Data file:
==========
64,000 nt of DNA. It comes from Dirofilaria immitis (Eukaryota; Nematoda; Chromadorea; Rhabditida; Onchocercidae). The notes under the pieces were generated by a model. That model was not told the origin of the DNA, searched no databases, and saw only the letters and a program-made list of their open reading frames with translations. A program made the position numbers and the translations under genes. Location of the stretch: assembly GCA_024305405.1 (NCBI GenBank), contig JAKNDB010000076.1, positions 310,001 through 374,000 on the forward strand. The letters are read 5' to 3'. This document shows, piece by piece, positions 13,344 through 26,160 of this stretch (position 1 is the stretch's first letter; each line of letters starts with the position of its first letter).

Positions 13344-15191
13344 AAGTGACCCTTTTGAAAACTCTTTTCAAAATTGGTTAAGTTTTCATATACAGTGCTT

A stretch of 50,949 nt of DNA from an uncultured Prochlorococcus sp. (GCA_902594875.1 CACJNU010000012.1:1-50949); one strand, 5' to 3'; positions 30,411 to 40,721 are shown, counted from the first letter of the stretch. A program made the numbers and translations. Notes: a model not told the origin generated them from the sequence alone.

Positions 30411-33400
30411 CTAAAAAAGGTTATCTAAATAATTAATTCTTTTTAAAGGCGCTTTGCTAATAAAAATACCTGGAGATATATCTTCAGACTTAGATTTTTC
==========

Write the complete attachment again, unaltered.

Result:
64,000 nt of DNA. It comes from Dirofilaria immitis (Eukaryota; Nematoda; Chromadorea; Rhabditida; Onchocercidae). The notes under the pieces were generated by a model. That model was not told the origin of the DNA, searched no databases, and saw only the letters and a program-made list of their open reading frames with translations. A program made the position numbers and the translations under genes. Location of the stretch: assembly GCA_024305405.1 (NCBI GenBank), contig JAKNDB010000076.1, positions 310,001 through 374,000 on the forward strand. The letters are read 5' to 3'. This document shows, piece by piece, positions 13,344 through 26,160 of this stretch (position 1 is the stretch's first letter; each line of letters starts with the position of its first letter).

Positions 13344-15191
13344 AAGTGACCCTTTTGAAAACTCTTTTCAAAATTGGTTAAGTTTTCATATACAGTGCTT

A stretch of 50,949 nt of DNA from an uncultured Prochlorococcus sp. (GCA_902594875.1 CACJNU010000012.1:1-50949); one strand, 5' to 3'; positions 30,411 to 40,721 are shown, counted from the first letter of the stretch. A program made the numbers and translations. Notes: a model not told the origin generated them from the sequence alone.

Positions 30411-33400
30411 CTAAAAAAGGTTATCTAAATAATTAATTCTTTTTAAAGGCGCTTTGCTAATAAAAATACCTGGAGATATATCTTCAGACTTAGATTTTTC